I would suggest that gaming is a good example for how we can improve our economy, but I can see a time coming where “bid data,” analytics, artificial intelligence, modeling and simulation, and high-performance computing, takes this a whole lot further–where computers, guided and inspired by people, help us make rational economic choices,thereby trumping decisions by gut, intuition, politics, and subjective whims .

True, computers are programmed by human beings–so won’t we just introduce our biases and conflict into the systems we develop and deploy?

The idea here is to filter out those biases using diverse teams of rational decision-makers, working together applying subject matter expertise and best practices and then have the computers learn over time in order to improve performance–this, separate from the desire and process to get votes and get elected.

Running the economy should not be about catering to constituencies, getting and keeping power for power sakes, but rather about rational decision-making for society–where the greatest good is provided to the greatest numbers, where the future takes center stage, where individuals preferences and rights are respected and upheld, and where ethics and morality underpin every decision we make.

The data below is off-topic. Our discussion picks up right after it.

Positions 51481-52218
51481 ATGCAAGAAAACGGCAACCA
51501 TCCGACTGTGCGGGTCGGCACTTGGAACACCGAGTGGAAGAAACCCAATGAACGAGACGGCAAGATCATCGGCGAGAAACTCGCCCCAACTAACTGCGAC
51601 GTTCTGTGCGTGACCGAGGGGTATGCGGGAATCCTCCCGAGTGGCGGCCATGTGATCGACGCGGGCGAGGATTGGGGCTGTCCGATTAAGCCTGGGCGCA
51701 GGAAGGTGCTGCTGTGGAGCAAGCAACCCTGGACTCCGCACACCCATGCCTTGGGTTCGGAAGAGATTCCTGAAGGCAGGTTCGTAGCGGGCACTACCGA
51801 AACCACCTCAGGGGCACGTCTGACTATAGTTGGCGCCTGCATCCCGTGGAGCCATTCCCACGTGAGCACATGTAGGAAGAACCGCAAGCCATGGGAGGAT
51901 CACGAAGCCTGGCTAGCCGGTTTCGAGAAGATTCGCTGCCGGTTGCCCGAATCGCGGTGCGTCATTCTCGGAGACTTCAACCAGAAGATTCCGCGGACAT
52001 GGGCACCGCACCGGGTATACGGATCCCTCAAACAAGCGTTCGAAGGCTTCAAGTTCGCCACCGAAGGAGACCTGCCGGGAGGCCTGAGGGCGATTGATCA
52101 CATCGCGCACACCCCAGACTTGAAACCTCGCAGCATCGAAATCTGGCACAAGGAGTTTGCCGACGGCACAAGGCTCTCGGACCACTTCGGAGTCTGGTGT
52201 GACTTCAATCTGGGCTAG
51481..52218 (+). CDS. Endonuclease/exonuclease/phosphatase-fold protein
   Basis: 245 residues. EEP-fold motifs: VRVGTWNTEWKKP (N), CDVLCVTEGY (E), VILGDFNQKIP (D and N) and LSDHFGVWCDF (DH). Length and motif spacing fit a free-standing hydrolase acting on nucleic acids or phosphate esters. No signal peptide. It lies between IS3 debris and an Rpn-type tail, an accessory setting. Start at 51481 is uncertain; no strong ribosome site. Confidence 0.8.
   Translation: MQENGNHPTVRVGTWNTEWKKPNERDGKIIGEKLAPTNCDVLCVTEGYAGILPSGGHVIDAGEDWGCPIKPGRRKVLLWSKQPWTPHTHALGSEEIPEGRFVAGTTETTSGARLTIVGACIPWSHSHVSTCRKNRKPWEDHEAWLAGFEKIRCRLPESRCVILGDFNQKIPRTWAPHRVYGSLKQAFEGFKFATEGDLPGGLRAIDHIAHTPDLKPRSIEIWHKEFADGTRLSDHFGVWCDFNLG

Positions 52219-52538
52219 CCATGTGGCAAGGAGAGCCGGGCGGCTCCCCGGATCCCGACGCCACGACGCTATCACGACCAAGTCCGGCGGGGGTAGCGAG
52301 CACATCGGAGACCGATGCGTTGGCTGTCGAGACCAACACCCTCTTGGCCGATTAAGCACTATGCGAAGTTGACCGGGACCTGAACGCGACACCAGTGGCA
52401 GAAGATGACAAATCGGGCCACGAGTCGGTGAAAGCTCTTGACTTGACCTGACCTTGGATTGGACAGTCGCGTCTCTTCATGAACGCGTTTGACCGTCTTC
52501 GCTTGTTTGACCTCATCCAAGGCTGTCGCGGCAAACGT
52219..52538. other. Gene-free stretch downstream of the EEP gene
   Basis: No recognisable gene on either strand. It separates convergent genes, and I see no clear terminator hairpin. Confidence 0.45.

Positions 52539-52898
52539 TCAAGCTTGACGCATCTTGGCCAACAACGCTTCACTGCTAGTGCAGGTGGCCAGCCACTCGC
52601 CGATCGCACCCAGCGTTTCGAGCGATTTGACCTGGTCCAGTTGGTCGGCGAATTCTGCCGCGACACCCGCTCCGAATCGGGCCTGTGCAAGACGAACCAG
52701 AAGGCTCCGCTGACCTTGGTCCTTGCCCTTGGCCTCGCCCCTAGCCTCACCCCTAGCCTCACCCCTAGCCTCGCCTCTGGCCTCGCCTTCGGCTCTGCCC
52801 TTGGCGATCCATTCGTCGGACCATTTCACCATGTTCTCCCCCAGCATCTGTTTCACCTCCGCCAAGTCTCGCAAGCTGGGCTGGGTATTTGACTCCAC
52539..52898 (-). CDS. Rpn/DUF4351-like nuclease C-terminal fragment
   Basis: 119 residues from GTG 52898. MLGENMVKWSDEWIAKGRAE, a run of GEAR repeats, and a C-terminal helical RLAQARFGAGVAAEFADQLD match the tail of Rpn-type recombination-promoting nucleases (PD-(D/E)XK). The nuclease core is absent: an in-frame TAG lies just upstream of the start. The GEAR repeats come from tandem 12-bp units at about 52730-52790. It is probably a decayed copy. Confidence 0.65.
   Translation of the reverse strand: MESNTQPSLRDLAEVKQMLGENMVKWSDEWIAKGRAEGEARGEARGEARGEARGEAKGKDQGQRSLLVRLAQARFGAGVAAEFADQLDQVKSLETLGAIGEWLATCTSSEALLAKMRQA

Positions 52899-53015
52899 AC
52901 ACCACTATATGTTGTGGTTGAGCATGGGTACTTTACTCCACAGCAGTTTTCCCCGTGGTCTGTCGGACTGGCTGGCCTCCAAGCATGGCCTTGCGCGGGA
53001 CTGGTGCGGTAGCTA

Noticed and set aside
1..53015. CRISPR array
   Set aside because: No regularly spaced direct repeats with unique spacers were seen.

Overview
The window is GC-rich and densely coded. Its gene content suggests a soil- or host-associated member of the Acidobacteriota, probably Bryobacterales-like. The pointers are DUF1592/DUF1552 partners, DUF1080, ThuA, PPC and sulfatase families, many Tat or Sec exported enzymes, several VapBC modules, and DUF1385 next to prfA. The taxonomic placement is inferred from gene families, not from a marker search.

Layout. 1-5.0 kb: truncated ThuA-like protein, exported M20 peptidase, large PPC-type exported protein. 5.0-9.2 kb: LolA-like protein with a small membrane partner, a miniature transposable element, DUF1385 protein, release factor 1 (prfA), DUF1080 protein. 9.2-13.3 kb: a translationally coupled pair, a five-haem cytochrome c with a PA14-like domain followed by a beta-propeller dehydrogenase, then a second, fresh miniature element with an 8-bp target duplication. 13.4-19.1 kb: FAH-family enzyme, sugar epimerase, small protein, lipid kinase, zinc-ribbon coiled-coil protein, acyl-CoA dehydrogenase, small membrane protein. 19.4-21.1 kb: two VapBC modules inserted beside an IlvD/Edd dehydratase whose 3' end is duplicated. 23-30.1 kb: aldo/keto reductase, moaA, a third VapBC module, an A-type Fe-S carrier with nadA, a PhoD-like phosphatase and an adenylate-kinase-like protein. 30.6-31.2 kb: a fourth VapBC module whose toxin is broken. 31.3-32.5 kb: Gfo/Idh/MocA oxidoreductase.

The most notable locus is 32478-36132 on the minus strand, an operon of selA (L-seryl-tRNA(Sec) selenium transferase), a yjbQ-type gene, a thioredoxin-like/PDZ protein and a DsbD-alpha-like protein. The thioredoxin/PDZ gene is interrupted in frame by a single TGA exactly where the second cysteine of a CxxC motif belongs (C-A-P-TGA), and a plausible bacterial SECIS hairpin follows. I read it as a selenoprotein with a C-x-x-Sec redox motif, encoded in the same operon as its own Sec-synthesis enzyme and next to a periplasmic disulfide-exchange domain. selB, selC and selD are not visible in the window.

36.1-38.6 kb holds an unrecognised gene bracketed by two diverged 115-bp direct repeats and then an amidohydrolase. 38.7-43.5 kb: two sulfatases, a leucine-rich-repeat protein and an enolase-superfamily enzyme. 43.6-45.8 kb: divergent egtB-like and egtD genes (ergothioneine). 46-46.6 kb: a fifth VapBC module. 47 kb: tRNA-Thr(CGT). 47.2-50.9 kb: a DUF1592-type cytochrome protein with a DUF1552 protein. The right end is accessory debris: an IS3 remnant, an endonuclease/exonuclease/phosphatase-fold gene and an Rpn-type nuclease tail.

The final question is whether we will be ready to course-correct with collaboration and advances in technology to get out of this economic mess before this economic mess gets even more seriously at us?

(Source Photo: herewith attribution to Erik Charlton)

How Far Will You Go?

This week we watched with horror as a Texas baseball fan and firefighter fell to his death attempting to catch a ball hurtling into the stands. 
This man overreached in this case, and went to his death in order to try and catch a baseball!
He did an ordinary thing, and it cost him his life–right in front of his son. 
It is tragic–unbelievable. 
Ironically, the same day, the Wall Street Journal (8 July 2011) has an article called “The Taming of The Fans,” about what they call “rowdy fan bases” and efforts to control the craziness.